The narrative in the bail hearing of five alleged underworld kingpins in the Cape Town Magistrates’ Court has, unsurprisingly, begun to sprawl into the realm of possible fiction. On Wednesday, the court heard sensational claims and counterclaims that the entire matter was not only about a turf war between rival protection racket factions, but also competing corrupt interests in the SAPS. The facts, however, are that people have been killed and businesses trashed. The rest of the claims will have to be tested in court later. By MARIANNE THAMM.
The danger of the drawn-out bail hearing of five alleged Cape Town protection racket overlords is that sensational claims and counterclaims of corruption and police complicity have grown so outlandish that it is almost impossible, at this stage, to distill fact from fiction.
Of course all the allegations, including that Cape Town cluster commander Major-General Jeremy Veary (who has spearheaded an anti-gang operation in the province) is either a gang member, in the employ of one of the “original factions” led by Sea Point “businessman” Mark Lifman, or perhaps even the Godfather himself, will eventually have to be tested in court proceedings.
“There are lots of allegations against Veary,” said investigating officer Colonel Charl Kinnear on Wednesday, adding that these were part of an ongoing smear campaign against the veteran policeman.
So much is at stake that this trial, if and when it occurs, promises to implicate prominent political leaders not only in the region, but nationally, and endanger the lives and safety of those brave enough to come forward.
For now, though, various defence teams for alleged gangsters Nafiz Modack, Colin Booysen, Jacques Cronje, Ashley Fields and Carl Lakay, all arrested on 15 December on charges of extortion and racketeering, would like to see their clients back on the streets.
Modack, it has been claimed, has had a torrid time in Pollsmoor Prison so far with police flushing his sarong down a toilet and allegedly preventing him from taking his medication. Modack’s Louis Vuitton loafers, however, have escaped harassment so far and he has worn them to court at every appearance.
Bruce Hendricks, representing Colin Booysen, on Wednesday suggested to Kinnear that there were others “pulling strings behind the scenes” in this matter, including SAPS members, perhaps even himself and Major-General Veary.
Hendricks attempted to sketch a scenario that suggested that Kinnear and Veary were somehow working for an “old faction” in the protection and extortion racket in the city and run by “property developer” and club and hotel owner Mark Lifman along with his associates Andre Naude and Jerome “Donkie” Booysen (brother of Colin and leader of the Sexy Boys gang).
He told the court that Veary had interviewed his client, Booysen, and had told him while “pointing his index finger” at him, that he [Veary] was a former member of Umkhonto weSizwe (MK), the ANC’s armed wing, and that if he [Booysen] threatened anyone in the matter he would “do what he has to to protect them”.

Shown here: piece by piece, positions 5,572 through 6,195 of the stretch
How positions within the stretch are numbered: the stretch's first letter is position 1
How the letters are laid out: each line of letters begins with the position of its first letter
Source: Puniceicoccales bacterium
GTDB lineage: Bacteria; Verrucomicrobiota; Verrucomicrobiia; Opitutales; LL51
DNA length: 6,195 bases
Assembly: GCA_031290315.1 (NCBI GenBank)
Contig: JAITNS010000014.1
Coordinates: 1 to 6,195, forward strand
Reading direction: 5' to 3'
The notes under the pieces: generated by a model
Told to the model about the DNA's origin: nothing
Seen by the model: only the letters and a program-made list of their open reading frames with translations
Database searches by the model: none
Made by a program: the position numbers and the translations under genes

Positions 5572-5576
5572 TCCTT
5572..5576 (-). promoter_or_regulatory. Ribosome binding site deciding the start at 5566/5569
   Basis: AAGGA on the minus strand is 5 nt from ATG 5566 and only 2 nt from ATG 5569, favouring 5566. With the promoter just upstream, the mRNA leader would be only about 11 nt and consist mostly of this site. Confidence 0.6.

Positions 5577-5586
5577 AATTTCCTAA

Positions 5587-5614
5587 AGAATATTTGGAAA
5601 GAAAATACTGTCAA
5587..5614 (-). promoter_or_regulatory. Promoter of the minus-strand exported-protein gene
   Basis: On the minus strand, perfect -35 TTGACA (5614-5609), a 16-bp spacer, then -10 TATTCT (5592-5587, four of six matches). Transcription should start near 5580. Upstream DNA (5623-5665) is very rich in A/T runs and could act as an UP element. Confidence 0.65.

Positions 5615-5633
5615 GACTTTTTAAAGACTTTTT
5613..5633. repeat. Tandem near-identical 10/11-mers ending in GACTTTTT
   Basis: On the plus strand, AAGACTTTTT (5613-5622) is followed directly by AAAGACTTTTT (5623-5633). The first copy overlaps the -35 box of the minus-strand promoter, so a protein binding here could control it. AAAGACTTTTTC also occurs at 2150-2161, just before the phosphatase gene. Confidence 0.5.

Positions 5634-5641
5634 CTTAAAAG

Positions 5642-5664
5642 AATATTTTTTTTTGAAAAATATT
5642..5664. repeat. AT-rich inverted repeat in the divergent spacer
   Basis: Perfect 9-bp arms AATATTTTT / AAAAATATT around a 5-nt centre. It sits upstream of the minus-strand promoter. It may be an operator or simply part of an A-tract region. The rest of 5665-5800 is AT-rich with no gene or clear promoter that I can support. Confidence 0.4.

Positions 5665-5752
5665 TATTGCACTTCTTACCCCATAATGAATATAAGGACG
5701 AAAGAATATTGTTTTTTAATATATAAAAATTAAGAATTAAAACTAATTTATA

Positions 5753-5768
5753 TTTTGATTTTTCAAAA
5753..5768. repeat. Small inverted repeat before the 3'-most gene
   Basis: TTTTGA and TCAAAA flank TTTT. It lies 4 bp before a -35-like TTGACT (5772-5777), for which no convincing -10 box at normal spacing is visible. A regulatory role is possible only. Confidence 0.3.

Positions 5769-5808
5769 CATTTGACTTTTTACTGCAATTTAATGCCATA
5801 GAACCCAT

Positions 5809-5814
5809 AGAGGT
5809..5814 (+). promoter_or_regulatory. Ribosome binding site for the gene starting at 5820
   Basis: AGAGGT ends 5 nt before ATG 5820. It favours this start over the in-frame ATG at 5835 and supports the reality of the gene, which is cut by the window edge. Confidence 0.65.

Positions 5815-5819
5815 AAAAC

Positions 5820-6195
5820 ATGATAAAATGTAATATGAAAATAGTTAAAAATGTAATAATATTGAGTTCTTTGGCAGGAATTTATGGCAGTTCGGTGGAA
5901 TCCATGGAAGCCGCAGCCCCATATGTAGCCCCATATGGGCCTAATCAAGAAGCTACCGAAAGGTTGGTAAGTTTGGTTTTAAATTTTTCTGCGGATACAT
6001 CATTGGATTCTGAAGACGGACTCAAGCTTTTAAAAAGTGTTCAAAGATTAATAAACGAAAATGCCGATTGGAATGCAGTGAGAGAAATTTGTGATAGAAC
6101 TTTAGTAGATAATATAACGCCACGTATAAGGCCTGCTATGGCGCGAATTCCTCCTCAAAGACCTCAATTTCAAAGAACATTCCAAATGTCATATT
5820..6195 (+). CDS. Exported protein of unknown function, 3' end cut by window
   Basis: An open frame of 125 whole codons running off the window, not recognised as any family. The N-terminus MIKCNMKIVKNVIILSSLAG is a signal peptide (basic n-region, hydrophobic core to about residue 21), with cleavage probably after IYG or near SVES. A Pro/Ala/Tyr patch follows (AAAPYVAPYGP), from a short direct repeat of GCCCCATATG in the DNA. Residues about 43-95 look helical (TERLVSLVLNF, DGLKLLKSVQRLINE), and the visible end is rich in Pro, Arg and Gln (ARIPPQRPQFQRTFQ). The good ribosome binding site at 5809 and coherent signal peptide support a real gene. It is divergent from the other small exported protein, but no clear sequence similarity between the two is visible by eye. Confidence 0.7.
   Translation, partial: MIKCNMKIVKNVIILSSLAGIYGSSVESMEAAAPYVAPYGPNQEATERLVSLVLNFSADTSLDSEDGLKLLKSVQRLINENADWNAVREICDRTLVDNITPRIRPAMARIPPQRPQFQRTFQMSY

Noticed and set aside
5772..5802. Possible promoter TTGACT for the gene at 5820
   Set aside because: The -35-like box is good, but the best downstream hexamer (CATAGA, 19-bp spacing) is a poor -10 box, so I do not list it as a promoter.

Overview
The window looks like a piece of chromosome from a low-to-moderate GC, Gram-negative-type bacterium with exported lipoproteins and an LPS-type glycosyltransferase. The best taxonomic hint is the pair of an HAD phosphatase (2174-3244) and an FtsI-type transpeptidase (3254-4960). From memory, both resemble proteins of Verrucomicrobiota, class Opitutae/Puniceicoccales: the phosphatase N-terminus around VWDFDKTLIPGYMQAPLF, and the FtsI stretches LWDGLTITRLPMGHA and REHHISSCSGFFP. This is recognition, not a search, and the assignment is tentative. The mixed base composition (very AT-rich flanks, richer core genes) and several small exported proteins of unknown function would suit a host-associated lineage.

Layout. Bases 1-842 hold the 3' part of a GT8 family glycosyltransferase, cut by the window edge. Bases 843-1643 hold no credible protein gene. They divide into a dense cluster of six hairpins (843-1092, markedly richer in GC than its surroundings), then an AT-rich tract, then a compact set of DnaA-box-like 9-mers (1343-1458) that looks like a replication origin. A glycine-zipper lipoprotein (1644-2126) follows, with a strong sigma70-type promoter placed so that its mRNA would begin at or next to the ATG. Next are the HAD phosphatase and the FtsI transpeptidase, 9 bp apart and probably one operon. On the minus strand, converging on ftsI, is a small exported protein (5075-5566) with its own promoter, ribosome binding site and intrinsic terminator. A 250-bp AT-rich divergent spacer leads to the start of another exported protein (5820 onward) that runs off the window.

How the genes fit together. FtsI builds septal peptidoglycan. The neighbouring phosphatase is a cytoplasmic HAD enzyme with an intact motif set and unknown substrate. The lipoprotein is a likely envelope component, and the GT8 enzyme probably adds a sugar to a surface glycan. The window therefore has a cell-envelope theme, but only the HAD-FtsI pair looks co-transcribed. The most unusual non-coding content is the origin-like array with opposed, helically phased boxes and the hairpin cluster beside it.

Veary then “pointed at his [Booysen’s] chest and pulled his finger back like it was a gun”, said Hendricks.
Previously, the court had heard that Modack had bragged (and had been recorded) that he had two senior police officials in the region “in his pocket”. These were named as Major-General Mzwandile Tiyo, Western Cape head of Crime Intelligence and Major-General Patrick Mbotho, provincial head of detectives.
Kinnear told the court that Modack had met with another high-ranking SAPS official, Northern Cape police commissioner Risimati Shivuri, at the One & Only Hotel in Cape Town in May 2017.
The appearance of the five men has attracted a flock of media to the courtroom usually reserved for quick postponements, referrals to higher courts and bail applications. Perhaps this has led to the increasingly wild tales of murder and mayhem, the playing of secret recordings and other sensational claims guaranteed to attract attention.
But between the claims and counterclaims about the protection industry heavies and the cops, a few downright simple violations of the law pass through Court 16.
Like the man accused of stealing a car in December and who has been behind bars ever since. On Wednesday his attorney said her client had had no intention of stealing the vehicle.
He had been celebrating on the day and was drunk when the owner of the car had requested him for help push-starting his stalled vehicle. The accused, being the good Samaritan he was, agreed.
Unfortunately, as the engine fired to life, with the accused seated behind the steering wheel, her client, the attorney told Magistrate Joe Magele, had accidentally just kept on driving. This had later led to his arrest on charges of theft of a motor vehicle.
The bail hearing of Modack and the four other accused will continue on Friday. DM
Photo: Cape Town by night (Laura Rosati via Flickr)
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